While today’s feeder school lists are an indication of the number of post-primary students who go on to shird-level, they do not include the numbers of those who progress to the further education and training (FET) sector.
This data is, for now, not available, but there's no doubt that college isn't for everyone. "Going to university is not the only marker of a successful transition from school to work and adulthood," says Dr Jennifer Symonds, an assistant professor at the School of Education in University College Dublin. "Indeed, research conducted with international colleagues found that those who left school early for apprenticeship or employment routes had reduced levels of stress and anxiety, and they found a greater reward in an environment that was less focused on academics."
While Dr Symonds emphasises she is not encouraging early school-leaving, she does suggest that routes such as further education are ideal for many students. And she’s not just referring to students from more economically disadvantaged backgrounds: vocational routes are an equally adequate choice for a pupil from a fee-paying school. “The same weighting would ideally be given to a college or to a profession, with economic resources and backing to place it on a par with a more academic education.”
Solas, the further education and training body, has made great strides here. "As a society, the CAO and college application process tends to take centre-stage when options for after school are being considered," says Maria Walshe, communications manager with Solas. "Other education routes, particularly further education, apprenticeships and traineeships, can be overlooked. But they offer small class sizes and teachers that can provide one-on-one help with the programmes. We'd encourage people to look into further education and training and consider if any of the courses might suit them."
In the past few years, we’ve seen a huge amount of change in further education and, particularly, apprenticeship and traineeship programmes. “Traditionally, people have thought of apprenticeships and thought of the craft apprenticeships, such as motors, print or construction. Now, we’re seeing finance and IT apprenticeships open up, while farming apprenticeships are in the pipeline. We’re keen, as well, to bring more employers on board. These are options worth considering for everyone,” says Walshe.
Kate Smith (20), Rathmines College of Further Education
“I did my Leaving Cert in 2016 and wasn’t sure whether or not I wanted to go college. I’d applied for a course in an institute of technology, but didn’t know if it was right for me. Really, I didn’t know what I wanted to do, except that I liked administration and wanted to work in it.
"At the same time, l lived in Kildare and felt that it would be good to study in Dublin and meet new people there. Further education seemed like a good chance to get a feel for what I wanted. I applied for the level 5, one-year course in secretarial administration at Rathmines College of Further Education and, as soon as I went for interview, I knew it was right for me: not too big, not too small either.
“I knew that, after a year in further education, I could apply to third-level if I wanted. My experience in Rathmines was so positive, with really helpful, friendly teachers who were there when I needed them. My classmates were so nice and I met one of my really good friends there. I decided to go on to the level 6 course, an advanced certificate in administration, with a view to working as a receptionist or office manager.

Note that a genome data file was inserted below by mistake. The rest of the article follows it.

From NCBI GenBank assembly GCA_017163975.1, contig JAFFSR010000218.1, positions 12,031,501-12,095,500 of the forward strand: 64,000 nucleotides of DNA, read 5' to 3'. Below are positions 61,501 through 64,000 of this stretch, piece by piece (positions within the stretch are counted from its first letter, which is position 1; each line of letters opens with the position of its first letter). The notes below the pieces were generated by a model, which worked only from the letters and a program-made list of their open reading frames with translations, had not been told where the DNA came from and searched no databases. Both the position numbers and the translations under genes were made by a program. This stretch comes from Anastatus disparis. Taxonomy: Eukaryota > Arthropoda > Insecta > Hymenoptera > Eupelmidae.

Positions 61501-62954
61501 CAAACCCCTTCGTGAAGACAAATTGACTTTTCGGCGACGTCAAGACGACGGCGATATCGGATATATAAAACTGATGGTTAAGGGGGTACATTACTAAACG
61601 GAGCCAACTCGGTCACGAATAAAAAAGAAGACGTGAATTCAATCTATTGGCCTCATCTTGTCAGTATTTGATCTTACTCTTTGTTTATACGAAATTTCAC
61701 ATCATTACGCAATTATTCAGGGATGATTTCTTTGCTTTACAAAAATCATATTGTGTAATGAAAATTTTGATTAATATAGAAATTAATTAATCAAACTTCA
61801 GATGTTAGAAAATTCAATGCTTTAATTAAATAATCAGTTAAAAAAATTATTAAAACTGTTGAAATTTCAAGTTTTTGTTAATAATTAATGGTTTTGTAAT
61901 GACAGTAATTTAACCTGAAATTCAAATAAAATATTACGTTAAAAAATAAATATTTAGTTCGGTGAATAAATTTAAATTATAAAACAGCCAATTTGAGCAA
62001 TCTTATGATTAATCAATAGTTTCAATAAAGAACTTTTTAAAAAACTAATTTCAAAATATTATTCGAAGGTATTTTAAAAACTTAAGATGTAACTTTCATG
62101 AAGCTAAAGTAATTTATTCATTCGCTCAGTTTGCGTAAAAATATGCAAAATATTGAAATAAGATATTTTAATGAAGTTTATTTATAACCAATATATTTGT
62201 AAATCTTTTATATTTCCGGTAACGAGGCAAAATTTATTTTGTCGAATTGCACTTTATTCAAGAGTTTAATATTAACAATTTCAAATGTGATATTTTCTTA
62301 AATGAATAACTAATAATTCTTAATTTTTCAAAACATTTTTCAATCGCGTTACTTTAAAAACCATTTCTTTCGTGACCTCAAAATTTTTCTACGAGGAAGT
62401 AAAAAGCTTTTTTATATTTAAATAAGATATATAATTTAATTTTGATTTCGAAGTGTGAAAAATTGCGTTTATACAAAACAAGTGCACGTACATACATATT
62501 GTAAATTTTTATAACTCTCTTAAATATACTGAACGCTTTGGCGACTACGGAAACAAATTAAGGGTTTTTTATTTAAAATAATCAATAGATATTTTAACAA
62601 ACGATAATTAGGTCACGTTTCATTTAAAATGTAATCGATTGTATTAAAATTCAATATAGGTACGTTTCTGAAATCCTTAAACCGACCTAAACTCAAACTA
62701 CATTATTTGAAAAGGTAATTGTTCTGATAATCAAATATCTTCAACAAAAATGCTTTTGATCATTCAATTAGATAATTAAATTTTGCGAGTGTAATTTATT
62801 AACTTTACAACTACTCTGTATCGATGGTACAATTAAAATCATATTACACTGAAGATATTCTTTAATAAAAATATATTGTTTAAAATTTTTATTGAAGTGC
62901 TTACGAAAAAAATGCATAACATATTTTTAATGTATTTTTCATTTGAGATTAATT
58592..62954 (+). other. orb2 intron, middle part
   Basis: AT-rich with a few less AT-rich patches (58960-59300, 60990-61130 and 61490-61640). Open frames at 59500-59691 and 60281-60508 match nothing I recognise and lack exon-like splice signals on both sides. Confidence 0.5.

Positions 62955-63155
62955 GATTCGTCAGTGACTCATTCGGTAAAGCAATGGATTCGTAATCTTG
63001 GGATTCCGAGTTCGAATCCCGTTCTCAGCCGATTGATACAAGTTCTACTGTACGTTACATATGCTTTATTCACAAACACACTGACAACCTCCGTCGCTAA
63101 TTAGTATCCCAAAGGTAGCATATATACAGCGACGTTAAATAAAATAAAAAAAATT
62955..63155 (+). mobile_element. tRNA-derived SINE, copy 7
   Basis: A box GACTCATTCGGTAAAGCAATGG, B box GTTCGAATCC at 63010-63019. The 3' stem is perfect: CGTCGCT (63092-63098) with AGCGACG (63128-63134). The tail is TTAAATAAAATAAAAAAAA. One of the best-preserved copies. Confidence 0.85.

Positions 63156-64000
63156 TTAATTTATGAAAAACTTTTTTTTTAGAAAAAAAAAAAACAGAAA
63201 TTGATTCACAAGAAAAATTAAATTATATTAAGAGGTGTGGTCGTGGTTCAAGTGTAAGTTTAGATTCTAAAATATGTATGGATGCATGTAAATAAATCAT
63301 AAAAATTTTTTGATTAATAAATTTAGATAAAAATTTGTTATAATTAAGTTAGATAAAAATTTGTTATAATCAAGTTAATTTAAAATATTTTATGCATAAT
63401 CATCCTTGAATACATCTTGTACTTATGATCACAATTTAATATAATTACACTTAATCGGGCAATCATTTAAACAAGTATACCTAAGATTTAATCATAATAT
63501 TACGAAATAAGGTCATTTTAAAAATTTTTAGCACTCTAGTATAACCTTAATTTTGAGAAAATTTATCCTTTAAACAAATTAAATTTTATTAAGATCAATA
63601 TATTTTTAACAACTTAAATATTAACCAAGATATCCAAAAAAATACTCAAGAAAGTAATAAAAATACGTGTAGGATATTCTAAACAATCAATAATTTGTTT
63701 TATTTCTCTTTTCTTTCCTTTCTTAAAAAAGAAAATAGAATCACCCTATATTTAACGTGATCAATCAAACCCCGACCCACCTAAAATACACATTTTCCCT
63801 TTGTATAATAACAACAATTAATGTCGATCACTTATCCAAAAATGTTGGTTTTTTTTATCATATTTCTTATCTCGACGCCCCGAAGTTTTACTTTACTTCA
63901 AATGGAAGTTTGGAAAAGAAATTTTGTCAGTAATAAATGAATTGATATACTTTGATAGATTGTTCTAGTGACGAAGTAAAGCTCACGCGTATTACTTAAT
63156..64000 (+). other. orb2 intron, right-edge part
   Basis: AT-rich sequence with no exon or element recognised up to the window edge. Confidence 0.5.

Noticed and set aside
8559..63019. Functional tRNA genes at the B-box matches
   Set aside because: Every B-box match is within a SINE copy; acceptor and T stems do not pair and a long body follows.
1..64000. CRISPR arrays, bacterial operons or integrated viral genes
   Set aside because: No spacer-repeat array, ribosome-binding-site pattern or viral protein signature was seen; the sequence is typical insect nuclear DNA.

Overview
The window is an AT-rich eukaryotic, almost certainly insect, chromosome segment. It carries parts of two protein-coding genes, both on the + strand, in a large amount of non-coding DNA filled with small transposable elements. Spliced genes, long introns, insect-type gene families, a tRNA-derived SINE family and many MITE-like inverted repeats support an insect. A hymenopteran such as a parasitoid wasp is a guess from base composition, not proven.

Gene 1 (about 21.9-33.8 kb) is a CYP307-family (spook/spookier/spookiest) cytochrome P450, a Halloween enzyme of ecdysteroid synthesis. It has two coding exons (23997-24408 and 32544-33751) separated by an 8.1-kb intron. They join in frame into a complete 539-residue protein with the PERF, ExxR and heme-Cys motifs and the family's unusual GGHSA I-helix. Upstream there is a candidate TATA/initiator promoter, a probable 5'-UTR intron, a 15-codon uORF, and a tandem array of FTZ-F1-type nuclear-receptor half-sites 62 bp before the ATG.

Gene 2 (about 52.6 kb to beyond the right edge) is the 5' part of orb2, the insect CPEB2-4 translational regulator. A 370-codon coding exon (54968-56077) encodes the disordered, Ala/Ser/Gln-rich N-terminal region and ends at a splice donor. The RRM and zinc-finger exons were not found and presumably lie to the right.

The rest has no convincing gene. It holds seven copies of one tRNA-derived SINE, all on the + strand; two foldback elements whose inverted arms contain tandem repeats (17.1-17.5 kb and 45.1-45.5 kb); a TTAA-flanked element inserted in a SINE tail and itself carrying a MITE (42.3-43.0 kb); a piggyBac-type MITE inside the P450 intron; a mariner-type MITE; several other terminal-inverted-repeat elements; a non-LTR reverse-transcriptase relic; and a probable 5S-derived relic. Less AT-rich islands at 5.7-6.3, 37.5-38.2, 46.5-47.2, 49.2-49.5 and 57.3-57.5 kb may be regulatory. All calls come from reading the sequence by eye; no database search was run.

“There was two weeks of work experience in both the level 5 and 6 courses and I did really well on my placement – so well, actually, that I got a job with them in December 2017. The company were really accommodating of my studies.
"There can be a lot of emphasis on third-level, but university is not the be-all and end-all. It was never my goal to go to Trinity College. A post-Leaving Cert course can really help you get where you want in life without having to put yourself through five years between a degree and a masters. It felt just as much like 'college' to me as any course in one of the big colleges, except I had the benefit of smaller classes and closer relationships with my lecturers."
David Ward, training manager, Lufthansa Technik Shannon
“We’ve got customers from all over the world, with planes regularly brought to Shannon for base maintenance. At the moment, we have 120 people on our traineeship programme. Most of them are male.
“The course is both academic and hands-on. The students have to sit 12 different subjects, covering areas that include maths, physics, electrical fundamentals, maintenance practices, aviation legislation and gas-turbine engines. The programme lasts for 27 months, with about 15 of these down working with aircraft. This industry is crying out for qualified staff, so we run it in Dublin too.
“The course is State-funded and trainees may qualify for an allowance. At least 98 per cent have secured a job at the end.”
Shane Power Canavan, trainee with Lufthansa Technik
“I left school in 2013 and, when I didn’t get into the engineering course I had in mind, went to college in an institute of technology to study agricultural science. After a year, I’d seen that it lacked the hands-on work I wanted and knew it wasn’t for me.
“I applied to do this traineeship with Lufthansa Technik. After sitting maths and spatial relations tests, I got a place. I’ve really enjoyed the course and the social side of being on a team with my colleagues. There are good opportunities for advancement and different roles I could pursue in the industry. If I was in college I’d be paying out a lot of money; here, I qualify for a training allowance. I’d really recommend this as an alternative to third-level.”